Anne Applebaum writes: In yet another display of spitting fury, the Russian state this week put Bill Browder on the Interpol list, an international register of “most wanted” criminals. This was the fifth time Russia had issued an international arrest warrant for Browder, a businessman who once worked in the country. Wearily, Interpol lifted the warrant on Thursday. But the gesture once again confirmed something few have yet acknowledged: The sanctions on Russia are working.
Browder’s real “crime”? He persuaded another government, this time the Canadians, to pass a “Magnitsky Act,” a bill applying sanctions on Russian tax officials and police involved in a vast scam, one that involved changing the names of companies, hijacking their bank accounts and using them to steal money from the Russian state. Browder’s lawyer, Sergei Magnitsky, discovered the scam. He was investigated and imprisoned, beaten and deprived of medical care until he died. Ever since, Browder has crusaded to punish those responsible by depriving them of access to Western banks, Western vacation homes and Western educations for their children.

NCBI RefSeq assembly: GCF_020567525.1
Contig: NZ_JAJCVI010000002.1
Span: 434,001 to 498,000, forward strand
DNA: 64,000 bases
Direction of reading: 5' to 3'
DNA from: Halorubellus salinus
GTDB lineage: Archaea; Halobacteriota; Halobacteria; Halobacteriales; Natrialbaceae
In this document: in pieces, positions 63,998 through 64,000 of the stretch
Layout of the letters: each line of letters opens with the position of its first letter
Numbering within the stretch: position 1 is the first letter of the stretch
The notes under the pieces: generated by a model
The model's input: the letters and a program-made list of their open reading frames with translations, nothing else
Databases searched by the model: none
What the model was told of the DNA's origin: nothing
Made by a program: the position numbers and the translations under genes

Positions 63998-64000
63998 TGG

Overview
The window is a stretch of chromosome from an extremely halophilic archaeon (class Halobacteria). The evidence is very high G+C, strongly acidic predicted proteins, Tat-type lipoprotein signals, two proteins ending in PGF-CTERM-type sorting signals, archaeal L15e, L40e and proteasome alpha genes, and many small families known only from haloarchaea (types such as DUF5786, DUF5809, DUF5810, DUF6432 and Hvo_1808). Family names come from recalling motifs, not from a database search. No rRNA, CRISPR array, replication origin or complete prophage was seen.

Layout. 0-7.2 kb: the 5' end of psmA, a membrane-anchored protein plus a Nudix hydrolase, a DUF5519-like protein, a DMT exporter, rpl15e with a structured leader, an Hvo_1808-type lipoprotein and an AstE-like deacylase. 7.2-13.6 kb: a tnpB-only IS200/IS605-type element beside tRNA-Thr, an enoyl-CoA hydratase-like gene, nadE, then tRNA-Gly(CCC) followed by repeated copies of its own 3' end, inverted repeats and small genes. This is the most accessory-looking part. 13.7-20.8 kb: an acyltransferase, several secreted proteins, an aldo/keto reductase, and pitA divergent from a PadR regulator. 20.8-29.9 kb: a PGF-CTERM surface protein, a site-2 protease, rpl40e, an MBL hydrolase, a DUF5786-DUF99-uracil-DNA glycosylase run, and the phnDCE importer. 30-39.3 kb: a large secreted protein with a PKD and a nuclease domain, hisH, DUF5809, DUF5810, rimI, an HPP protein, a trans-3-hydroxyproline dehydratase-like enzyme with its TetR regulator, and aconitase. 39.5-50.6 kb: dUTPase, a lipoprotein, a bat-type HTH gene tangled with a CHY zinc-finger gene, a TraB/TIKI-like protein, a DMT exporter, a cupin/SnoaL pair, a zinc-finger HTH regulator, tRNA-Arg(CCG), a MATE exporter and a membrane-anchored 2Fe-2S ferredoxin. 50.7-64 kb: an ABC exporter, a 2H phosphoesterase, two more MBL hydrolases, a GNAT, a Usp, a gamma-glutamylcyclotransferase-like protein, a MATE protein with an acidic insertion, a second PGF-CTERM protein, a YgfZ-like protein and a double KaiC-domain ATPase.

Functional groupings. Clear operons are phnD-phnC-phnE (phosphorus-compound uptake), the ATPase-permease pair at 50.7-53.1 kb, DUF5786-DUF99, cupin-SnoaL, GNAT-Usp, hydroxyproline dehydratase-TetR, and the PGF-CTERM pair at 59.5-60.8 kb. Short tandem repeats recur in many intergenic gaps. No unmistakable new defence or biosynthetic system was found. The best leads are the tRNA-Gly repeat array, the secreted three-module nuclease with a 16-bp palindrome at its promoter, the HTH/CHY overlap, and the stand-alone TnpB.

As I’ve argued before, the Russian government really, really hates the Magnitsky sanctions, and it hates them with disproportionate fury. Recently, the Russian president, Vladimir Putin, jeered at Browder during a news conference. The Russian lawyer who met with Jared Kushner, Paul Manafort and Donald Trump Jr. in June 2016 — the one whose fixer dangled the tantalizing offer of “official documents and information that would incriminate” Hillary Clinton — was seeking to have the Magnitsky sanctions lifted, too. [Continue reading…]